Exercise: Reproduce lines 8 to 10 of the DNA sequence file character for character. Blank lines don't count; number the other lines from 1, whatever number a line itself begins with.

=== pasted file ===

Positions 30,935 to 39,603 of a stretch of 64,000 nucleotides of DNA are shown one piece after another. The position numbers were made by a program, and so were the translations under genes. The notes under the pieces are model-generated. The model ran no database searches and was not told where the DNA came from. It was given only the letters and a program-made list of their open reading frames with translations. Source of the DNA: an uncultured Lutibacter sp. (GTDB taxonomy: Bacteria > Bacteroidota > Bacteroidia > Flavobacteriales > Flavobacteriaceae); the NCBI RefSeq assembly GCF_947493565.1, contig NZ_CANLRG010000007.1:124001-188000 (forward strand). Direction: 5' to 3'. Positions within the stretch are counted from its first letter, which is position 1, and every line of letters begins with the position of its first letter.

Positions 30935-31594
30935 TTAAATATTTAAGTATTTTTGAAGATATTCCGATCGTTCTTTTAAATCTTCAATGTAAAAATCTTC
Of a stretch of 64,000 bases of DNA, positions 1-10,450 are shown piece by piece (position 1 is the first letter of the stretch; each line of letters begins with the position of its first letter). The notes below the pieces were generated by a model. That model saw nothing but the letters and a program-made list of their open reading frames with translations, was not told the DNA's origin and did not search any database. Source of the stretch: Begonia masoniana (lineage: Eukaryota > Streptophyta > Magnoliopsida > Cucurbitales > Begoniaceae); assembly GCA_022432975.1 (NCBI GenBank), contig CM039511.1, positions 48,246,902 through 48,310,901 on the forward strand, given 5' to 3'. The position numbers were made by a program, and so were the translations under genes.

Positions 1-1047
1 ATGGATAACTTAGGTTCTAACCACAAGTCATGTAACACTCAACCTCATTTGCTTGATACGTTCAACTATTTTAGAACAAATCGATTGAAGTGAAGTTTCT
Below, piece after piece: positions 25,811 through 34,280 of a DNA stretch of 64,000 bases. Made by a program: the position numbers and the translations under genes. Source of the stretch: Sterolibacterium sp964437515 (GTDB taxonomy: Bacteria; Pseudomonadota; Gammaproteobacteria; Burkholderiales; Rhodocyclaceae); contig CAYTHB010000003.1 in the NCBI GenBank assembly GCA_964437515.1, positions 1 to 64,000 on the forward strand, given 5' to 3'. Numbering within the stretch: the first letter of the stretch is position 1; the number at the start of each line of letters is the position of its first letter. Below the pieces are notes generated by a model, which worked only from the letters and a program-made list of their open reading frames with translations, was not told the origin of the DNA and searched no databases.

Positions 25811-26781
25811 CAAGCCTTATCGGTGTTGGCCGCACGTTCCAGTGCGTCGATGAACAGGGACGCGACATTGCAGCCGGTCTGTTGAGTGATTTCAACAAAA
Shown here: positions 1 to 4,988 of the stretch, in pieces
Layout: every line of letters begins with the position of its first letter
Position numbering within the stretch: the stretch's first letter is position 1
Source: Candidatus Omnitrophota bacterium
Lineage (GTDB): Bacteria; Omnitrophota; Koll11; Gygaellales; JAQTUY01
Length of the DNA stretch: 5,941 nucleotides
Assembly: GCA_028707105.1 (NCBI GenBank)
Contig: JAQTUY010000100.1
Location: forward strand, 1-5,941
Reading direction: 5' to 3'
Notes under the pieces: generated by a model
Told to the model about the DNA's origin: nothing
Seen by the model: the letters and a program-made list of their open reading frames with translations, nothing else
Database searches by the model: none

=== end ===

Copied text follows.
Positions 25811-26781
25811 CAAGCCTTATCGGTGTTGGCCGCACGTTCCAGTGCGTCGATGAACAGGGACGCGACATTGCAGCCGGTCTGTTGAGTGATTTCAACAAAA
Shown here: positions 1 to 4,988 of the stretch, in pieces